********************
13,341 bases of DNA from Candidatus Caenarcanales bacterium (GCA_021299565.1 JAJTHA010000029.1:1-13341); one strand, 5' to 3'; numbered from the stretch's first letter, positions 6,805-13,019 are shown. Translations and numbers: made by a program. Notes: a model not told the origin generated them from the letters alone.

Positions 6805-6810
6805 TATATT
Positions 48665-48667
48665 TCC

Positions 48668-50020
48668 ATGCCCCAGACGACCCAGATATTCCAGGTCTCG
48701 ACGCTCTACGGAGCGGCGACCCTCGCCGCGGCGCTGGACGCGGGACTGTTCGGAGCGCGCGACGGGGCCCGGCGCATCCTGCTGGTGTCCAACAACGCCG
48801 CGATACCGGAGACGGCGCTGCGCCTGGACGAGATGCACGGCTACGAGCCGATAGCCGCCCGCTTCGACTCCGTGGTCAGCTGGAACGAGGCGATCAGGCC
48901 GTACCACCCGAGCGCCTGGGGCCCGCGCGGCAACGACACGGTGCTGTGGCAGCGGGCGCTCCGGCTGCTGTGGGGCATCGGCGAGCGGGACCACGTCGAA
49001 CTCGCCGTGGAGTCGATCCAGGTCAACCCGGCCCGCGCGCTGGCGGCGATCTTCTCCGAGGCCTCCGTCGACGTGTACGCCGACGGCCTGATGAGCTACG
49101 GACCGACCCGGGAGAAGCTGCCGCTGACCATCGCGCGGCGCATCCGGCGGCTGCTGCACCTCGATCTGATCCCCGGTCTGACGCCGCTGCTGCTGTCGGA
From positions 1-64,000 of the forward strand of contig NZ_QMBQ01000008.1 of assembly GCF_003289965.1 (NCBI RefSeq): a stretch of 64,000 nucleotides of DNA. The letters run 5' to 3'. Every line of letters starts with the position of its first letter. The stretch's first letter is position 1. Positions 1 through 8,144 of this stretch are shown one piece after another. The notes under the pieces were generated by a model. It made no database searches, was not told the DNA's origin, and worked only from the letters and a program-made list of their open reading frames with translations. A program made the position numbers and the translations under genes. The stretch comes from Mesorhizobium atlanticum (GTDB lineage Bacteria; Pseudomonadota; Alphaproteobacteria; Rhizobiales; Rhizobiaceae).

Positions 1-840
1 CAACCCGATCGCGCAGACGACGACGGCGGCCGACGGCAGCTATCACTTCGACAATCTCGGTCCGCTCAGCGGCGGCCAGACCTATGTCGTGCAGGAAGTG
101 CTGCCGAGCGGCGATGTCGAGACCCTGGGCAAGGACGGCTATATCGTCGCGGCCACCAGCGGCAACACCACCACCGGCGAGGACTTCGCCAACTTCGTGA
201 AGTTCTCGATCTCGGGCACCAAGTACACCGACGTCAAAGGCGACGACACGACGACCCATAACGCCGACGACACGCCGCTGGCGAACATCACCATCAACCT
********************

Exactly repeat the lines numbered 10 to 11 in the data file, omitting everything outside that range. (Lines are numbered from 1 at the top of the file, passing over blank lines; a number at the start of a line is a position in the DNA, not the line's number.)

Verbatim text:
48901 GTACCACCCGAGCGCCTGGGGCCCGCGCGGCAACGACACGGTGCTGTGGCAGCGGGCGCTCCGGCTGCTGTGGGGCATCGGCGAGCGGGACCACGTCGAA
49001 CTCGCCGTGGAGTCGATCCAGGTCAACCCGGCCCGCGCGCTGGCGGCGATCTTCTCCGAGGCCTCCGTCGACGTGTACGCCGACGGCCTGATGAGCTACG